‘Gangster Squad’ Review
Dirty Harry would love 'Gangster Squad,' a movie about cops who operate so far outside the law they make Clint Eastwood's signature detective look like a pencil-pushing dweeb. Assembled by LAPD police chief Bill Parker (Nick Nolte), and supposedly inspired by a true story, the members of the so-called Gangster Squad operate as judge, jury, and executioners. They don't arrest their targets; they "wage war" against their enemy, mob boss Mickey Cohen (Sean Penn). In their quest to bust up Cohen's rackets, the Gangster Squad brandishes about a billion guns and not a single badge. Hell, even Dirty Harry waited until the end of his movie to toss his away.
The Squad is led by World War II veteran turned LAPD Sgt. John O'Mara (Josh Brolin), an incorruptible and unstoppable police officer. Early in the film, he charges into a Cohen-owned brothel and single-handedly rescues a woman who's about to be sold into sex slavery. Does he have a warrant? Warrant, schmarrant! They're bad dudes. O'Mara tears the place apart, earning the admiration of Chief Parker, who puts him charge of his new anti-mob task force.
O'Mara's men will operate in secret, answer to no one, and kill whoever gets in their way. Once his team is put in place -- including a boozy lothario (Ryan Gosling), a knife-throwing beat cop (Anthony Mackie), an electronics and surveillance expert (Giovanni Ribisi), a dead-eyed gun hand (Robert Patrick) and his rookie partner (Michael Peña), O'Mara has free reign to break the law as he sees fit. In order to bring Cohen down, the Squad robs underground casinos, torches illegal sportsbooks, and install secret listening devices in the mob boss' home. Due process, schmue process! The Gangster Squad will duly process your corpse once they've shot you to death.
That 'Gangster Squad''s heroes are government-sanctioned vigilantes is not necessarily a problem; that 'Gangster Squad' accepts that premise so incuriously is. A handful of tossed-off lip service dialogue aside (interestingly, the one member of the team to voice serious reservations about their behavior is also the first to die), the film simply and unquestioningly revels in the Gangster Squad's unchecked violence. It's a glossy production with really impressive 1940s Los Angeles period details, but that's it: gloss with nothing beneath the shiny surfaces.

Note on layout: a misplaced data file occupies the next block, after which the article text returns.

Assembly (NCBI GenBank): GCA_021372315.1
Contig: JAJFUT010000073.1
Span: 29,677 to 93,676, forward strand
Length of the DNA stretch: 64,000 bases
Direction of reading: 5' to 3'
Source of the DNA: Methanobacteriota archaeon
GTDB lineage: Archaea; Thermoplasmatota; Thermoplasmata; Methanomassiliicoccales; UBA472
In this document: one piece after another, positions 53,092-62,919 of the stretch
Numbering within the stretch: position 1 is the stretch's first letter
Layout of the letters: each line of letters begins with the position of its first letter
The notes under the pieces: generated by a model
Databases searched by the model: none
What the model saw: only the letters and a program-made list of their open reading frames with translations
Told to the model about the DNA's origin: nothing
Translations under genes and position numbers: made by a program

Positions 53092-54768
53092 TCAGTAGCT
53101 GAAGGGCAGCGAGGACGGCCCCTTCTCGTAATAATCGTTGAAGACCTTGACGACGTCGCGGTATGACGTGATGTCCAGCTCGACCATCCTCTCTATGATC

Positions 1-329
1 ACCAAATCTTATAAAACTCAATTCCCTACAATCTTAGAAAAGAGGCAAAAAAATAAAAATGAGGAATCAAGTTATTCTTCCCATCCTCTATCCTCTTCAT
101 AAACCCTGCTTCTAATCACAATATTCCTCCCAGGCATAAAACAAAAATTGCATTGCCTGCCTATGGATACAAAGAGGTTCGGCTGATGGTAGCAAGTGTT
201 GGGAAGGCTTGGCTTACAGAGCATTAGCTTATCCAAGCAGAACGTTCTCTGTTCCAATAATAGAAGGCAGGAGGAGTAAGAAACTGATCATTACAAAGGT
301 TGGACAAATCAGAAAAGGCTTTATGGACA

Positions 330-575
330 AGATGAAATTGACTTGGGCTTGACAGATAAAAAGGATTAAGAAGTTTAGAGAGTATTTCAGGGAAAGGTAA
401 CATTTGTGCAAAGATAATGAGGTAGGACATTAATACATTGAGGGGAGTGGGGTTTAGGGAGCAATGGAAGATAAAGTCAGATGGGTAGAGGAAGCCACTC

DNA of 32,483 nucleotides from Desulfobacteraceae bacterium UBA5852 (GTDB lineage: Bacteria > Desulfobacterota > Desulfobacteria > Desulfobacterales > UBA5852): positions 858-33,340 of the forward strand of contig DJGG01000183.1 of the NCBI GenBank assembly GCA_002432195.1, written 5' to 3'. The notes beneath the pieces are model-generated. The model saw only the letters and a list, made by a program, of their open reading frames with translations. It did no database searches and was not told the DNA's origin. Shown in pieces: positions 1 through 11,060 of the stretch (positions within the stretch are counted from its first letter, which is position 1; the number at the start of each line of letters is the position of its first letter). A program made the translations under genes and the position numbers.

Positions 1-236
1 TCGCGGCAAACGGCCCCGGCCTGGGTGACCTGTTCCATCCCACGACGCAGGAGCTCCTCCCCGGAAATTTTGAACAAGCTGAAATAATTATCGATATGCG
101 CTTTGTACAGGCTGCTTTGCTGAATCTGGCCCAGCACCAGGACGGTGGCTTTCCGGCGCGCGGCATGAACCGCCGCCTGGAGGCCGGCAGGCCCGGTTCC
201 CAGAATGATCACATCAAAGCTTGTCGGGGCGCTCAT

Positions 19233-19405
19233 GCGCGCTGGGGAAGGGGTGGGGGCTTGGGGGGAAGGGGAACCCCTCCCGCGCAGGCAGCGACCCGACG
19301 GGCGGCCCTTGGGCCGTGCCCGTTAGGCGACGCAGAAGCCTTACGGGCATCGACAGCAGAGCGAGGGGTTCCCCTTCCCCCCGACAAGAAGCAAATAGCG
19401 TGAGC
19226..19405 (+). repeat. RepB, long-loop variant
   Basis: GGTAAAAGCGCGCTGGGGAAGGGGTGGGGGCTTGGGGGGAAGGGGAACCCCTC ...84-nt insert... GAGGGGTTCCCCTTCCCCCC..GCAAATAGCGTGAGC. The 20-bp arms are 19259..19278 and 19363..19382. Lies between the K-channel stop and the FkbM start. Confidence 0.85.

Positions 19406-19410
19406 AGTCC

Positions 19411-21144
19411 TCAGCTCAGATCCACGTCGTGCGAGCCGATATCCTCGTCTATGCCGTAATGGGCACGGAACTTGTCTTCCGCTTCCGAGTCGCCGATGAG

Those surfaces were directed by Ruben Fleischer, whose 'Zombieland' showed a real flair for bending the rules of traditional genre moviemaking. With 'Gangster Squad,' whether it was his choice or the studio's, Fleischer shows much less interest in experimentation -- this is a straight-ahead, meat-and-potatoes, cops-and-robbers-and-none-of-that-thinking-stuff affair. It's not totally devoid of pleasures, at least superficial ones. Everything and everyone looks great; the Gangster Squad patrolling the neon-lit L.A. night in their period suits, overcoats, and hats, shooting up glamorous hotels in ultra-slo-mo.
The lovely Emma Stone strikes quite a figure as Grace, a woman torn between Penn's Cohen and Gosling's Jerry Wooters. Stone and Gosling have worked together before, in 2011's 'Crazy, Stupid, Love,' and that foundation of onscreen chemistry boosts their noir-style bar patter. As he did in 2011's 'Drive,' Gosling brings iconoclastic choices to the role of a swaggering tough guy: oozing as much sensitivity and regret as machismo and bloodlust. Even in mediocre material, he's a fun actor to watch.
Most of the rest of the cast keep their heads down and perform the roles ably but forgettably, each hitting the single note (or less) they're given to play by Will Beall's lackluster script. Brolin's all square-jawed determination, Patrick's the crafty old veteran, Ribisi the guy who sits around wearing headphones and occasionally shouting "Guys, guys! Shut up, I can't hear!" As the blustery Cohen, Penn certain dials up the volume, but even in full angry, shouty mode, he seems weirdly dispirited, and with his big prosthetic nose and flashy period suits, he looks a little too cartoonish -- like someone out of Warren Beatty's 'Dick Tracy' -- for a guy who literally tears apart his competition with chains and car bumpers.
'Gangster Squad' was delayed after the tragic shooting last July at a midnight screening of 'The Dark Knight Rises,' in part because it originally featured a showdown between the Gangster Squad and Cohen's goons at Mann's Chinese Theater. The scene was nixed and reshot in a new location, and the film's release was pushed back several months -- right into the aftermath of another horrible gun massacre. It will be interesting to see how the public responds to 'Gangster Squad;' its tale of a private militia with zero regard for the rule of law arming itself to root out corruption could play like an NRA recruitment video. At the very least, Dirty Harry would approve.
'Gangster Squad' opens in theaters on January 11.
Matt Singer is a Webby award winning writer and podcaster. He currently runs the Criticwire blog on Indiewire and co-hosts the Filmspotting: Streaming Video Unit podcast. His criticism has appeared in the pages of The Village Voice and Time Out New York and on ‘Ebert Presents at the Movies.’ He lives in Brooklyn with his wife, dog, and a prop sword from the movie ‘Gymkata.’